Every Sunday, after cleaning my weapon, rolling my socks and tucking the corners of the military issued cotton blanket providing the only warmth for my soul, at night. I lined up, in a small formation of 5 people at noon, on Sundays. Just like that we were off. Left…. Left…. Left, Right, Left…What is the color of blood?…Red…Red…Red,,, What do we do…Kill…Kill…Kill…Left…Left…Left, Right, Left…
My destination, a pew, at the back of an African-American Baptist Church.
My roots, my faith, music and beauty, in one location. My cleanse, my confession, at the end of a week of practicing, “killing.” Every service, ending with communion and the song “Oh Happy Day,” projecting through the rafters of a church I had no tie to. I would hear the last note, stand-up, about face and once again, Left… Left… Left, Right, Left…
That one moment, for only an hour, I was 11 again. Watching the following scene, on repeat and I had nothing else.
I was back in the church. I was back with my mom. I had faith, if only for an hour. A moment of realization that we do have soundtracks to our lives. For only an hour a week, learning the lesson that you cannot run away from life because the grass is not always greener, on the other side. You cannot run away from the ones you love. An hour of keeping the faith, in a time where a birthday card sent from your sister on your birthday mocking your commander in chief and just that alone getting you thrown in jail by military law and now look at the man he developed into after I had such a strong distaste for who he once was, but I left to fight for him. We do not change; we develop into who we are meant to be. We fix that of what we do not left on our souls. It was a time where, I signed “Don’t Ask Don’t Tell,” swearing under oath and to God that my sexual preference was not geared towards females. I would wonder, if I would turn around and arrest me, after one night of listening to my calls or reading my mail.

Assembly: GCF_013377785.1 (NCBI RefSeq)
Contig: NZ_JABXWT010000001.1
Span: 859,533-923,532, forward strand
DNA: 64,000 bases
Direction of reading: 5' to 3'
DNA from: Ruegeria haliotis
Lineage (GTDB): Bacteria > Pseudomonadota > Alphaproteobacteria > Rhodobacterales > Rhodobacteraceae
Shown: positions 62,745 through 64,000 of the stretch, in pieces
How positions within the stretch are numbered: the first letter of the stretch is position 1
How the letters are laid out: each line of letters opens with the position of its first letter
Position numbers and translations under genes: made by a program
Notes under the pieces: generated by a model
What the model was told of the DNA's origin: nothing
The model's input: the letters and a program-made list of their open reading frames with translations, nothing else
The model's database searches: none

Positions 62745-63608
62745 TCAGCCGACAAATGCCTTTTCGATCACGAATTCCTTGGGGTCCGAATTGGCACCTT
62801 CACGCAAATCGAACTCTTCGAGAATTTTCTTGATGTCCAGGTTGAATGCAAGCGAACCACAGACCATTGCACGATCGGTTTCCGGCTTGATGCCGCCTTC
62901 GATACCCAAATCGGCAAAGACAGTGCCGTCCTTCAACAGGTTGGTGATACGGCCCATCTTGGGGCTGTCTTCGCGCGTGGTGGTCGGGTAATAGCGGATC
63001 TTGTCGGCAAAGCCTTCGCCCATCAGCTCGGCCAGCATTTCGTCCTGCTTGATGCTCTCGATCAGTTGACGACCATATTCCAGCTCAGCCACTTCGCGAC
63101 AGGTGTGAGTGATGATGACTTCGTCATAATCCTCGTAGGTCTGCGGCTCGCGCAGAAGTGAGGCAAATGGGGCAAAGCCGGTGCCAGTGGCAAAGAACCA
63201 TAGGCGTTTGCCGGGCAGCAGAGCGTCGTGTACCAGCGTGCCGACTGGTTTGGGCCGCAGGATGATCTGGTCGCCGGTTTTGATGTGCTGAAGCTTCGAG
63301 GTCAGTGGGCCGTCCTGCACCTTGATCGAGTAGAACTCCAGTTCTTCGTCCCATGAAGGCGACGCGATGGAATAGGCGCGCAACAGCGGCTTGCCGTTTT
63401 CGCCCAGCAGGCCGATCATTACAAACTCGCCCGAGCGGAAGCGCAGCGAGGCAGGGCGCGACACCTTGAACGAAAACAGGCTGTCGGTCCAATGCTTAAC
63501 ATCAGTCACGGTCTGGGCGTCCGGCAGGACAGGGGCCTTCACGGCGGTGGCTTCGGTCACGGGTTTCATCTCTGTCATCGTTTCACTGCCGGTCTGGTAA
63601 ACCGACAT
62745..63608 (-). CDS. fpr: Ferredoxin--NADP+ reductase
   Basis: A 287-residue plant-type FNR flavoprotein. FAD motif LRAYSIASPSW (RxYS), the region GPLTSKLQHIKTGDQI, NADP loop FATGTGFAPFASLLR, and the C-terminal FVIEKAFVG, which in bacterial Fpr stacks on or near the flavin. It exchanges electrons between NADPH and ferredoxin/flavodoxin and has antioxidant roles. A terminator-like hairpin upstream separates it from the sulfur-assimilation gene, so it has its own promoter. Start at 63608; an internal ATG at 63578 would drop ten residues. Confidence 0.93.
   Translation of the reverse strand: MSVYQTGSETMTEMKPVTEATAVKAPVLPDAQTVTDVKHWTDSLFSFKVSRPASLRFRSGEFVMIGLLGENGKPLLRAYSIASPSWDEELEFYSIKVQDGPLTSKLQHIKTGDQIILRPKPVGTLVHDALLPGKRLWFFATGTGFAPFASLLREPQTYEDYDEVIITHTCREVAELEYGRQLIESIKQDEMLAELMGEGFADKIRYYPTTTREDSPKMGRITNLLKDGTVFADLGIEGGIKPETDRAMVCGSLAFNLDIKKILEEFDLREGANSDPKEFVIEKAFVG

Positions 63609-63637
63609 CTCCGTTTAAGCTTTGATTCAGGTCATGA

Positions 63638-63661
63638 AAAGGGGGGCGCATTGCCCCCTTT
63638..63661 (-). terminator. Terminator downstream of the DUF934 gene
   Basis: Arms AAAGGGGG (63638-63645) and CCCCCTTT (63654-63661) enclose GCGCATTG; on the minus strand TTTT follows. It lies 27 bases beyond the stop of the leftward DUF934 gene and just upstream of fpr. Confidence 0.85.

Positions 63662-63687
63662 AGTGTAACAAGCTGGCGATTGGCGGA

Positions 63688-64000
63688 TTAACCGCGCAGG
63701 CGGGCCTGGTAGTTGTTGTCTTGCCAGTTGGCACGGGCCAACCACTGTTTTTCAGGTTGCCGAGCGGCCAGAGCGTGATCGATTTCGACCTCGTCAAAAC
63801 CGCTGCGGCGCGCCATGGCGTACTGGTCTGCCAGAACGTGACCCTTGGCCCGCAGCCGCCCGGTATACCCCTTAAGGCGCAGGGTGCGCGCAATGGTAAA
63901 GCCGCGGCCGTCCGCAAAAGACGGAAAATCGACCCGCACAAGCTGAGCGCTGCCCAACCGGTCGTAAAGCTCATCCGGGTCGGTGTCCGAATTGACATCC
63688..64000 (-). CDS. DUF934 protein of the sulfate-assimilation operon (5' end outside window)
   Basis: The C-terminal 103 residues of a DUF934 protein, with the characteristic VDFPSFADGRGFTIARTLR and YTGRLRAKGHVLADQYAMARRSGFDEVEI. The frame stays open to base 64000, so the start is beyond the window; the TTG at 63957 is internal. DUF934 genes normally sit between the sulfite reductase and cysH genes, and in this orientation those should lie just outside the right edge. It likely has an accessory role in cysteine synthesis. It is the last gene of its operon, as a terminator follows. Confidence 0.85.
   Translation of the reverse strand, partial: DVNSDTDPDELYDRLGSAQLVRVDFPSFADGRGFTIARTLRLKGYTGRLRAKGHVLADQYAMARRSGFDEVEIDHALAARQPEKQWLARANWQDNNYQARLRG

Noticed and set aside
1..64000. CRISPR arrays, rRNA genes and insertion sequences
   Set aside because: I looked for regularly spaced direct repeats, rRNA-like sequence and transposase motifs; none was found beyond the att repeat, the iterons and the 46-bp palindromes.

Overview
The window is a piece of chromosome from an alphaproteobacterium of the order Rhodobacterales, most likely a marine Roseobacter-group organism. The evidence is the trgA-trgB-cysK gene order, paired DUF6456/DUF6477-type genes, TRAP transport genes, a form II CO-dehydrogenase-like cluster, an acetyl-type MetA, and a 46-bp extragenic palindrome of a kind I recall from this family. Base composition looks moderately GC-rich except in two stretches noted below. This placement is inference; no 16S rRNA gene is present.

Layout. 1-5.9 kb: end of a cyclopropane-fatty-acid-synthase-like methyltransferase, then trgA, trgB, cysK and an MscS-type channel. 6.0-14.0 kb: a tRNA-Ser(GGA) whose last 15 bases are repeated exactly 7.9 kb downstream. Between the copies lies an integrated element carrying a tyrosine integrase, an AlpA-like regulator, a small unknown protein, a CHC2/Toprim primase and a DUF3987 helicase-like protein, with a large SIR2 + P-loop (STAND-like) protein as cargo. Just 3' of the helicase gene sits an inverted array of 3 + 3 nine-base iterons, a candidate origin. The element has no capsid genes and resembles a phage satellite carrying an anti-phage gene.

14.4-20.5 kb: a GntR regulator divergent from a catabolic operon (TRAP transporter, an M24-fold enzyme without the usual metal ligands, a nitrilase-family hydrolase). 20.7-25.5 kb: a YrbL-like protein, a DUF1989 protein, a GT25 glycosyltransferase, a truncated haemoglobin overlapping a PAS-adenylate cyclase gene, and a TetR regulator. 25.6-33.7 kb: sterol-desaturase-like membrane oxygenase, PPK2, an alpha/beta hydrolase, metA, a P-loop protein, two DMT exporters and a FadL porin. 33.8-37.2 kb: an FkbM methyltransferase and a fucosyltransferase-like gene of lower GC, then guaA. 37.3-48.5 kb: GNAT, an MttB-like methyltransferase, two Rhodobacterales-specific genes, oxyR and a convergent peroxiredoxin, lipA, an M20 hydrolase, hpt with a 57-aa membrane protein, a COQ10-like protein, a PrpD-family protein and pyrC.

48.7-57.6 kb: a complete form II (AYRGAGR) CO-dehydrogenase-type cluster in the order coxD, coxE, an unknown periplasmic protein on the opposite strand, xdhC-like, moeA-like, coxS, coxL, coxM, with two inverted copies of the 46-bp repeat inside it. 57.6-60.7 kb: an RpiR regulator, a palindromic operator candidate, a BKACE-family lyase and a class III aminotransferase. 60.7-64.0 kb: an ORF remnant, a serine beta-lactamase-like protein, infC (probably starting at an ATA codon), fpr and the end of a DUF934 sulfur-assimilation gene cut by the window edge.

So, when asked why I have a female’s name tattooed, on my neck, that is because I was not the only one going through the mentioned above when I was. There are always multiple sides to someone’s story. These are not excusing for my behaviors or wrongs, but explains to someone’s questions, over the years and not able to be vulnerable enough to be honest. The reason because she asked me to. A symbol.
Some tattoo semi-colon’s for suicide awareness and some a puzzle piece for Autism. I did a name, as a reminder of everyone else involved, in your own internal PTSD’s. The real victims. They need recognized too. That is why you still see the name and it is not covered up, as if it did not happen.
My tattoos became my story. They became my scars. They become my art and they became my beauty. When looking at my reflection, I no longer see the ink representing my own beauty. They are not seen because they have become a part of me. They are a part of my skin. They are my strength.